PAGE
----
Politics probably played its part, and with uncertainty over the Gravity development scheme going forward, it’s now a worry as to whether he’ll get further seasons. He’d be perfect for Renault… if only he hadn’t skipped its own series. 6/10
20. Alessio Lorandi
Ilott might have been Verstappen’s successor in terms of Red Bull backing, but it was his 2014 karting rival Lorandi that made the step to F3 with Van Amersfoort. In fact his first contact came via the Dutch driver.
Fortunately, expectations were played down. After struggling in the opening rounds he joined Maini in flying around Pau, scoring twice from three top-10 starts.
Where he then bettered his team-mate was in keeping up some form into the summer, scoring in all three races at Spa and in two at the Norisring. The points came from poor grid slots, showing some great racing skill.
Then came a drop off in pace for VAR and the pressure to maintain form seemed to tell on Lorandi, who was involved in an increasingly silly number of incidents and never returned to the points (although he was close across the final weekend).
A frustrating end to the season, but the middle of it was very promising and he can build on that next year whether he returns with VAR or with another team. 6/10
Raoul Hyman was good enough to be grouped with the drivers above but fell just outside of the top 20. He acquitted himself well after a late deal to step up from BRDC F4 and had an impressive weekend inside the top dozen at Monza. Maintaining that form was difficult, especially once he was left in a one-man West-Tec team by Fabian Schiller departing with three rounds to go having failed to get results from some decent pace.
Schiller was one of five other drivers to score points, all doing so with a solitary ninth place finish. The first to achieve it was Sam MacLeod in Pau but the multiple race-winner in the British and German series in 2014 struggled with Motopark and left before the finale.
His team-mate Nabil Jeffri didn’t fare any better. He did qualify sixth at Zandvoort and although he carried over a grid penalty from a Norisring crash, he picked up his points there.
Also scoring at Zandvoort was Ryan Tveter. Stepping up to this level with limited experience was always going to be difficult, even in a Carlin car. He was surprisingly quick at Silverstone but only repeated that sort of form in the Dutch dunes.
Michele Beretta should have had a better second season in F3 after switching to Mucke but it took him until the final race – his 65th start – to score.
Of those who failed to score, Tatiana Calderon was the major surprise. Last year she scored points at each of the last seven events, so it’s a mark of the depth of quick drivers in F3 in 2015 that a move to Carlin and a more stable pre-season yielded nothing.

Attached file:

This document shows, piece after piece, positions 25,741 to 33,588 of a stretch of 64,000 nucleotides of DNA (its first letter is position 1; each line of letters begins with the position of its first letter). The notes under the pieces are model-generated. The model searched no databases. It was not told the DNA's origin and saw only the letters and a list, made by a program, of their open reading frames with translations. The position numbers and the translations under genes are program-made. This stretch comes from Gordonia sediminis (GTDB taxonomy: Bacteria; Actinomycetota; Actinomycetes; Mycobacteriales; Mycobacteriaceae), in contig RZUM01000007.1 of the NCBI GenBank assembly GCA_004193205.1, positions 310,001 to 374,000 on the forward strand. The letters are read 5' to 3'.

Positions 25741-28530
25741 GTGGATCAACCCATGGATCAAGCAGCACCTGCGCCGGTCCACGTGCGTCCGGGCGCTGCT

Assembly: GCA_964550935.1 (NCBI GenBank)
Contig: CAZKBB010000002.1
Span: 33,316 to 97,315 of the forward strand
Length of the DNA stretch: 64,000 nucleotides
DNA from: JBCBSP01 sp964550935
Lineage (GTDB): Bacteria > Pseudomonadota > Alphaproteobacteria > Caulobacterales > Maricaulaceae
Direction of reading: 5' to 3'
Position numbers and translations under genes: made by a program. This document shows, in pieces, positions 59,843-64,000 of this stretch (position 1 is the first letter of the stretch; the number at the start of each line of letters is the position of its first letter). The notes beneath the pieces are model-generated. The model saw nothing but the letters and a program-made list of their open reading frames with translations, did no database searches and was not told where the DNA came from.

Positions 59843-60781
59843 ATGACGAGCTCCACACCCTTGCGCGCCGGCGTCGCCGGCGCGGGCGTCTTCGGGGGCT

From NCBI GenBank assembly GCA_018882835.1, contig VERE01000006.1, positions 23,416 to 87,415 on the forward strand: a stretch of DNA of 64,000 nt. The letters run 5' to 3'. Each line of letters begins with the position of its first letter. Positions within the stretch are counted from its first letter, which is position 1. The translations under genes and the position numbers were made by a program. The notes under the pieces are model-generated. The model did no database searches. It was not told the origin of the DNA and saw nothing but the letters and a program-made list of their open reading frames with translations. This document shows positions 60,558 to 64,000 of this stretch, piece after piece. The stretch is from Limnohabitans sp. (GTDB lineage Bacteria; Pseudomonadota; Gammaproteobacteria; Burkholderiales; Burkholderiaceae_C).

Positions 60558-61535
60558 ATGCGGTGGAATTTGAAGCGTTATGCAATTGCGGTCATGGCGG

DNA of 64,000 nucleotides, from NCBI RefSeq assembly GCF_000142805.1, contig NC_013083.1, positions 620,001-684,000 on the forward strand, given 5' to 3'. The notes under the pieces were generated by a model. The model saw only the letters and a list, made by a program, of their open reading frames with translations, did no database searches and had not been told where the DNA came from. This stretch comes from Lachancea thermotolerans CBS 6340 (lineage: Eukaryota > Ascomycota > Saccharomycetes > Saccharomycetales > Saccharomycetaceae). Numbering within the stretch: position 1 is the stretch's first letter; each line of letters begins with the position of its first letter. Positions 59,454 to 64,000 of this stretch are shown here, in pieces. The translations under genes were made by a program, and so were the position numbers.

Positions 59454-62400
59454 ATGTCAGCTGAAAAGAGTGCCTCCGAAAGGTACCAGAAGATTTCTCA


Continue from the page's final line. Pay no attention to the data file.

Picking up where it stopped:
The size of Fittipaldi’s task at Fortec is emphasised by the fact that none of his team-mates scored. That included the top two from the last British F3 season, Hong Wei Cao and Matt Rao. Rao saw out the season but was too incident-prone, Cao was reliable but only lasted five rounds.
His place was taken by Macau’s Wing Chung Chang, who could make progress if he does a full season in something better suited to his experience level. Li Zhi Cong drove Fortec’s fourth car either side of four events missed due to family/business reasons.
Completing the Chinese contingent was Kang Ling at Mucke, whose pace was decent given his past record but failed to finish too often and left with three rounds to go. His car was driven by the returning Felix Serralles at the Nurburgring.
Hong Kong’s Matt Solomon had a steep learning curve jumping up from Formula Masters China in a Double R team that lacked a qualified leader. Team-mate Nicolas Pohler had F3 experience but not speed and missed two rounds to injury, with MSA Formula frontrunner Matheus Leist filling in at Spielberg.
Julio Moreno performed decently for a driver with an uninspiring FR2.0 record in a one-car team, but T-Sport deserved more after its Macau 2014 podium.
The last regular was Motopark’s Mahaveer Raghunathan, who never looked comfortable at this level despite promising Italian F4 results and stepped back before the final round. Tanart Sathenthirakul took over and brought the car up the order as expected for a driver with two Euroformula Open seasons under his belt.
Nicolas Beer raced the likes of Jensen and Ilott at Silverstone and would have gone well had Marvin Kirchhofer turned up as his Eurointernational team-mate from Hockenheim as expected. He didn’t and so the Dane departed after a tough second round.
The team gave a street-circuit debut to Gustav Malja in Pau and then drafted in Facu Regalia and Artur Janosz for Monza but Regalia gave up before even racing and the team’s season ended there.
Alexander Sims returned with the new Hitech team at Portimao and was a Prema challenger at Hockenheim but ineligible to score.
The Artline team arrived with its Arttech chassis for the Nurburgring, with Latvian veteran Harald Schlegelmilch joined by new ADAC F4 champion Marvin Dienst for the finale.